The more I look into the topic of experts, the more fascinated I become. Today, when preparing to write this article on translation niches, I came across the following explanation:
“The power of the niche is the old “big fish in a little pond” theory. It’s more likely that you’ll become well known for something when you focus in one small area.”
The way I understand it (supported by other sources), the idea behind niches is that it’s a subset of a market where you’re focusing. In other words you’re focusing with a specific service aimed at satisfying specific market needs.
Recently, I’ve been focusing on developing my own niche for my translation services and language services and here are a few steps that really helped me.
1. Make a wishlist of clients
I started browsing the internet first in search for some resources to find out more about my potential niche, and soon I ended up looking at pages of companies I would really like to work with. I could see that they needed my help, that they were in the right market, and that I was able to offer them solutions. I started writing down the names on my client wishlist.
As scary as it may seem, cutting down the areas I work in is an inevitable step for me in 2015. I used to do a lot of legal, business and marketing translations, but now it’s time to narrow down only to Polish-English online communication. This is going to be my main field. During the preparation for this cut, I came across some useful tips on how to find your main point of focus, for example:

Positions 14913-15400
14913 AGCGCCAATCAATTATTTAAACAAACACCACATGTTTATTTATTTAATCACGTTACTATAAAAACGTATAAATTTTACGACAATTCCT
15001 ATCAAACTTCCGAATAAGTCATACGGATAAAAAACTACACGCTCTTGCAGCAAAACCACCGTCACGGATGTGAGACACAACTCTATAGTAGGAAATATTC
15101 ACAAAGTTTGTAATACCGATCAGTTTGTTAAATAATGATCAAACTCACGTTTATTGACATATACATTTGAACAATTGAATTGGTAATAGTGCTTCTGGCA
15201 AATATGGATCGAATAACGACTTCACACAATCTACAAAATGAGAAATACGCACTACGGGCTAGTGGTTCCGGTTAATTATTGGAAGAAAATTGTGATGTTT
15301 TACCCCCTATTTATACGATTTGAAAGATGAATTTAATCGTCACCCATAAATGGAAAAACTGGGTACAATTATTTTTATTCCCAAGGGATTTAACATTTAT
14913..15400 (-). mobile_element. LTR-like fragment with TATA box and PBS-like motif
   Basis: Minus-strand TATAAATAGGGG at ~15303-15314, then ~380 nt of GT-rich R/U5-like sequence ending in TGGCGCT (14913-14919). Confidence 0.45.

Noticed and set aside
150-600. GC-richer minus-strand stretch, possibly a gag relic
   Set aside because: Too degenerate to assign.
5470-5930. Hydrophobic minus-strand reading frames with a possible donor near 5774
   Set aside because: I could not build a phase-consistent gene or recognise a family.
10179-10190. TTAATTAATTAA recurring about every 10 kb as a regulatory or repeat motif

– Make a list of things you do best and the skills they’re based on,
– List your achievements,
– Look for patterns in your work.
3. Take the customer’s perspective
The key point in targeting clients in my target niche lies in identifying their real, specific needs. If you haven’t done this type of research before, here are some quick tips to get you started. Assuming you want to research the problems that UK lawyers have when comes to language, start by 1) looking for information on lawyer blogs and on their Twitter accounts – what are their frustrations? Do they talk about them?; 2) Write to 5 people from this segment and ask if they have had any problems or if they can think of any; 3) Ask on 2 lawyer groups on Linkedin; 4) Talk to an expert.
Every business, service or product starts with a customer’s problem. Have you ever thought about translation from this perspective? I haven’t from the very beginning and it was only one of the courses I took in 2012 that made me think like this.
With my new translation niche taking shape, there were some useful pointers that I found out to make sure I’m on the right track. Make sure that your niche:
– Is in line with your long-term vision
– There is a market for it
– Your niche and strategy is planned
– It’s one-of-a-kind service
5. Test and evaluate
The most important part of the plan, something I’m implementing now in January, is actually putting the niche and idea to test. This means investing some time and money into developing the initial offer and sending it out to prospective customers. This is, of course, an essential step before diving into the niche.
Here are a few points of homework I’d recommend if you’re interested in finding your niche.
- 1. Browse through your clients’ websites and make a wishlist of who you want to work with.
- 2. Focus on a specific service for specific needs (“For example, a retail clothing business is not a niche but a field. A more specific niche may be “maternity clothes for executive women.”)
- 3. Do customer research.
- 4. Synthesise your vision.
- 5. Test and evaluate your niche.